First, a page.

Book Review: MAGICIAN’S GAMBIT by David Eddings

Title in white on dark orangey-red next to a dark tower in front of  swirling red and a silver
Genre: Fantasy
Age Range: Adult
Star Rating: 4 stars
Series: yes - book 3

*SPOILER ALERT: contains SPOILERS for PAWN OF PROPHECY and QUEEN OF SORCERY*

Synopsis:

Book cover for MAGICIAN'S GAMBIT: title in white above people on horses surrounded by trees

Ce’Nedra, Imperial Princess of Tolnedra, is confused. Everyone knows the tales of the Orb protecting the West from the evil god Torak are just silly legends. But here she is, forced to join a dangerous quest to recover that stolen Orb. No one believes in sorcery, but Garion’s aunt and grandfather seem to be the fabled sorcerers Polgara and Belgarath, who would have to be thousands of years old.

Even young Garion is learning to do sorcery. He’s just a farm boy, totally unsuitable for an Imperial Princess. Yet for some reason, she has the urge to teach him, brush back his tangled hair, and comfort him. But he is going to a strange tower in the center of all he believes evil, to face some horrible, powerful magician, and she can’t be there to watch over him. She may never see him again!

Synopsis taken from Goodreads. Add to your shelves here.


Review:

The midpoint of the series! The structure of this series is interesting (though, I can’t say too much here without spoiling this book and the coming ones.) The way this book ends was a bit of a surprise the first time I read it, because it seemed odd that there’d be two more books after it. However, there are, and the next two books are where all the hints and foreshadowing finally start paying off.

Therefore, this is the “all change” book. Garion has been rather bobbing along behind his aunt and grandfather so far as they lead the quest. This is the book where he has no choice but to learn about magic, and starts to discover that he’s not really bobbing along – but that it’s all seeming to be about him. Not that he knows why yet. (The reader does though!)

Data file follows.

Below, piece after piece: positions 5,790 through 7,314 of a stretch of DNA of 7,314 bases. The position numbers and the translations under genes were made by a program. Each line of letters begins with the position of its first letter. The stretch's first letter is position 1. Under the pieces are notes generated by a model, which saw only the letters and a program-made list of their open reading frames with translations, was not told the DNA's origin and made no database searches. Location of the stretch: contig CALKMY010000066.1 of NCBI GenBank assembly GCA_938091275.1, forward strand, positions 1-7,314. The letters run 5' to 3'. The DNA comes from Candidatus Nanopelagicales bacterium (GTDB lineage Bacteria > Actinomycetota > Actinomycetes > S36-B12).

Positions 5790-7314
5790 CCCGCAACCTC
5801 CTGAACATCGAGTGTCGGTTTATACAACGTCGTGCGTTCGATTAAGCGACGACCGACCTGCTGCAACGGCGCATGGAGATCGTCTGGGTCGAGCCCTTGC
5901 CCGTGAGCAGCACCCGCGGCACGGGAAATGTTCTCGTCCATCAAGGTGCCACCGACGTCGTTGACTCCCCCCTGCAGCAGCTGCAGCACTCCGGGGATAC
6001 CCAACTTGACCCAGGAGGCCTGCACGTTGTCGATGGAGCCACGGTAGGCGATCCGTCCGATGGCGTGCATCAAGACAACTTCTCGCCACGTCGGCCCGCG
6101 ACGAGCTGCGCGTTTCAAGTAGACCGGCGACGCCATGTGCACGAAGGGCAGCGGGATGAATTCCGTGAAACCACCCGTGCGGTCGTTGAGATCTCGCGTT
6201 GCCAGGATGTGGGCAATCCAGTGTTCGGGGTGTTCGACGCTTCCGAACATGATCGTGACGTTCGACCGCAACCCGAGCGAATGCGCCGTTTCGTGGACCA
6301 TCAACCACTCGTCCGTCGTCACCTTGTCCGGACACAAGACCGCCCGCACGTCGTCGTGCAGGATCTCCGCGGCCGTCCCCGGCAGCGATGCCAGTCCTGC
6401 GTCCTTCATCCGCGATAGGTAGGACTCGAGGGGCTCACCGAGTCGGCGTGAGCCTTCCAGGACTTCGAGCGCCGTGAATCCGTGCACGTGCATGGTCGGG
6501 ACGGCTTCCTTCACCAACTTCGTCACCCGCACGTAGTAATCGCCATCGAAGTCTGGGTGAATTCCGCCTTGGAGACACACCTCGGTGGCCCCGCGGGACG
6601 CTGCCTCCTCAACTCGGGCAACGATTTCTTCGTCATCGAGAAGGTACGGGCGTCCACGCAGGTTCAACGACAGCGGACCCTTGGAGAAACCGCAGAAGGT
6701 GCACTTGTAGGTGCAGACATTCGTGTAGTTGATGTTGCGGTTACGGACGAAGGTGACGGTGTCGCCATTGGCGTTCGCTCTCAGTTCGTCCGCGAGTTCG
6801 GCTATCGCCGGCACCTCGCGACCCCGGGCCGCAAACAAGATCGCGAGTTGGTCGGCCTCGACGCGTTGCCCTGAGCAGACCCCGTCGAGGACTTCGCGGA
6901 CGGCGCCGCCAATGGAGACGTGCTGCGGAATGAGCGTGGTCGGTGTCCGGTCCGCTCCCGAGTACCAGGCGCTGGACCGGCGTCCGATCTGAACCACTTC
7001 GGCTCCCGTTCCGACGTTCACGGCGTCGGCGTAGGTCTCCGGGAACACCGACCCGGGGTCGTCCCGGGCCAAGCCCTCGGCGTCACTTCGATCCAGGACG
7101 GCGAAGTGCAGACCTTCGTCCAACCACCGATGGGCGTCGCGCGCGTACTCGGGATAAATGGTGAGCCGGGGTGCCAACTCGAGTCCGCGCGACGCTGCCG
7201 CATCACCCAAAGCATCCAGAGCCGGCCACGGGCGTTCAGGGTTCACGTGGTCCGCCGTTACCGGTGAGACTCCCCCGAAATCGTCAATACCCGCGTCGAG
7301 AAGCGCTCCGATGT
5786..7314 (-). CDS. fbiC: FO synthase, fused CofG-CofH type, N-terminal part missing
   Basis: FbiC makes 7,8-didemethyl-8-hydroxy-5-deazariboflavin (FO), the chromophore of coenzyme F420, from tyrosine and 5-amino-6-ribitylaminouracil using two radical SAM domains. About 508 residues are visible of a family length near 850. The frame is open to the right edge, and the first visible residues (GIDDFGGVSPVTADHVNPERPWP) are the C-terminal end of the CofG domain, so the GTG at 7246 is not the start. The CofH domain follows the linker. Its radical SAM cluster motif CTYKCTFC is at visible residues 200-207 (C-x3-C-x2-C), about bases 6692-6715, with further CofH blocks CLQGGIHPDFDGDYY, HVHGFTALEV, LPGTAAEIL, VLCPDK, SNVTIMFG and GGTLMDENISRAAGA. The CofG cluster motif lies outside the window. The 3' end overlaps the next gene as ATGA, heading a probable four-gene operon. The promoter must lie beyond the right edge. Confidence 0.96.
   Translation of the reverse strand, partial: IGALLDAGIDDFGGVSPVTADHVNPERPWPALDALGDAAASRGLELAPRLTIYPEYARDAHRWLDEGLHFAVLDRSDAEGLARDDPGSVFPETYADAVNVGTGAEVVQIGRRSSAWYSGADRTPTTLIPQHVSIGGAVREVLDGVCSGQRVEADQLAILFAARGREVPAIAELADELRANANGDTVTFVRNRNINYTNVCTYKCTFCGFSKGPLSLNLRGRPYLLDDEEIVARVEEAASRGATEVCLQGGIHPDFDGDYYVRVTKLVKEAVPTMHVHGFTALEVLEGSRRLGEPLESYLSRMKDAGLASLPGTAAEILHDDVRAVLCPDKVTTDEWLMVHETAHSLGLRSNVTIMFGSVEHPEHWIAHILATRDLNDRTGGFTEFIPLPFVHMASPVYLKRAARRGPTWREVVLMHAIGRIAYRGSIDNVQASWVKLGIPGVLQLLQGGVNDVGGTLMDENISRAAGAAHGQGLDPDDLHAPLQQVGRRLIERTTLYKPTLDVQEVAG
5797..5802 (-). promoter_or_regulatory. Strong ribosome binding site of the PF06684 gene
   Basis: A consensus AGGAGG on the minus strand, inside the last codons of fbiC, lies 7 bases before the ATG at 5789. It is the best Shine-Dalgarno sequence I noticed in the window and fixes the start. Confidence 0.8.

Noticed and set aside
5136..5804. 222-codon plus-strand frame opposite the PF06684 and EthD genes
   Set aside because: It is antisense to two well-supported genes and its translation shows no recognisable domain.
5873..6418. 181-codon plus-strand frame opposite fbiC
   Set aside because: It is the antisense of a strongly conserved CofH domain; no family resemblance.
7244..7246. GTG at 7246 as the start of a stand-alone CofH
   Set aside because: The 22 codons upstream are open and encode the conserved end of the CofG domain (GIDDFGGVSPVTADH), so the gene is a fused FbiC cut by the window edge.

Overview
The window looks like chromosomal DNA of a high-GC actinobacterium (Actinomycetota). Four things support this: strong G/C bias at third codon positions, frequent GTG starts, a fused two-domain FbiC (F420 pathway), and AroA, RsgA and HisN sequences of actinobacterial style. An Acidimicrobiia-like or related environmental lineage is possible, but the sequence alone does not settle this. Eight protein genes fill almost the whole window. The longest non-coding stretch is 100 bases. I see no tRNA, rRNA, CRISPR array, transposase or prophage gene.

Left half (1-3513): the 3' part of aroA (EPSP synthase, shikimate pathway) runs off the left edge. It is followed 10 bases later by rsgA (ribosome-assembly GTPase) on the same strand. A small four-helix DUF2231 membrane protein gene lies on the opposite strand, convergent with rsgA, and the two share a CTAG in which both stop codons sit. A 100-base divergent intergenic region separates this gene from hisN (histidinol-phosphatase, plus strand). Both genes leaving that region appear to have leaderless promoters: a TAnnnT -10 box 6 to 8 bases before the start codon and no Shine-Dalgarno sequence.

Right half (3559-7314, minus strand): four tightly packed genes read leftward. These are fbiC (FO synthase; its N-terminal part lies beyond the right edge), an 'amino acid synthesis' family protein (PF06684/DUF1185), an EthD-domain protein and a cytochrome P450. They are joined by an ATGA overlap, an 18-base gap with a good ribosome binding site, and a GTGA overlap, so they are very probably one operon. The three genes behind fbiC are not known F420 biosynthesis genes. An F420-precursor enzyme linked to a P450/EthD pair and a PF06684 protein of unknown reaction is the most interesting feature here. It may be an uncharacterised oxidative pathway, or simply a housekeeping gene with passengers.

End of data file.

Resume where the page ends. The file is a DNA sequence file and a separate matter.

The gods start getting involved, and the urgency increases. There are lots of references to brewing war, which puts a time limit on when they have to achieve their quest – because if war does break out, then they’ve failed.

The books is also more focused on the quest than anything else. The last two books involved various schemes within nations designed to derail the quest – and general world peace – through interference in nation governments. There’s none of that here. It’s just pure focus on following the villain and getting the orb back. The attacks by the villains are thus much more direct.

Unlike the preceding books, this one has dual POV. It is still primarily told from Garion’s perspective, but Ce’Nedra begins the book and has several chapters in the first three sections (she’s absent from the narrative in the fourth section.) Her chapters start to lay the groundwork for the revelations of the next book, and the way the relationship between them will progress.

Though her chapters contain more relationship vs events, he does still think about her a fair bit, which is nice as female characters in older books usually end up carrying most of a romance, and not getting much else of a role. While she certainly is here as “girl falling in love,” it’s nice to read knowing that she gets a bigger, less romantic role in the coming books.

And on to the fourth book, which I seem to recall (it’s been ~7 years since I last read it!!) is my favourite!


Read my reviews of other books by David Eddings:

The Belgariad (this series:)

The Malloreon (chronologically after this series):

Companions to the Belgariad and the Malloreon:

The Elenium:

The Tamuli (chronologically after the Elenium):

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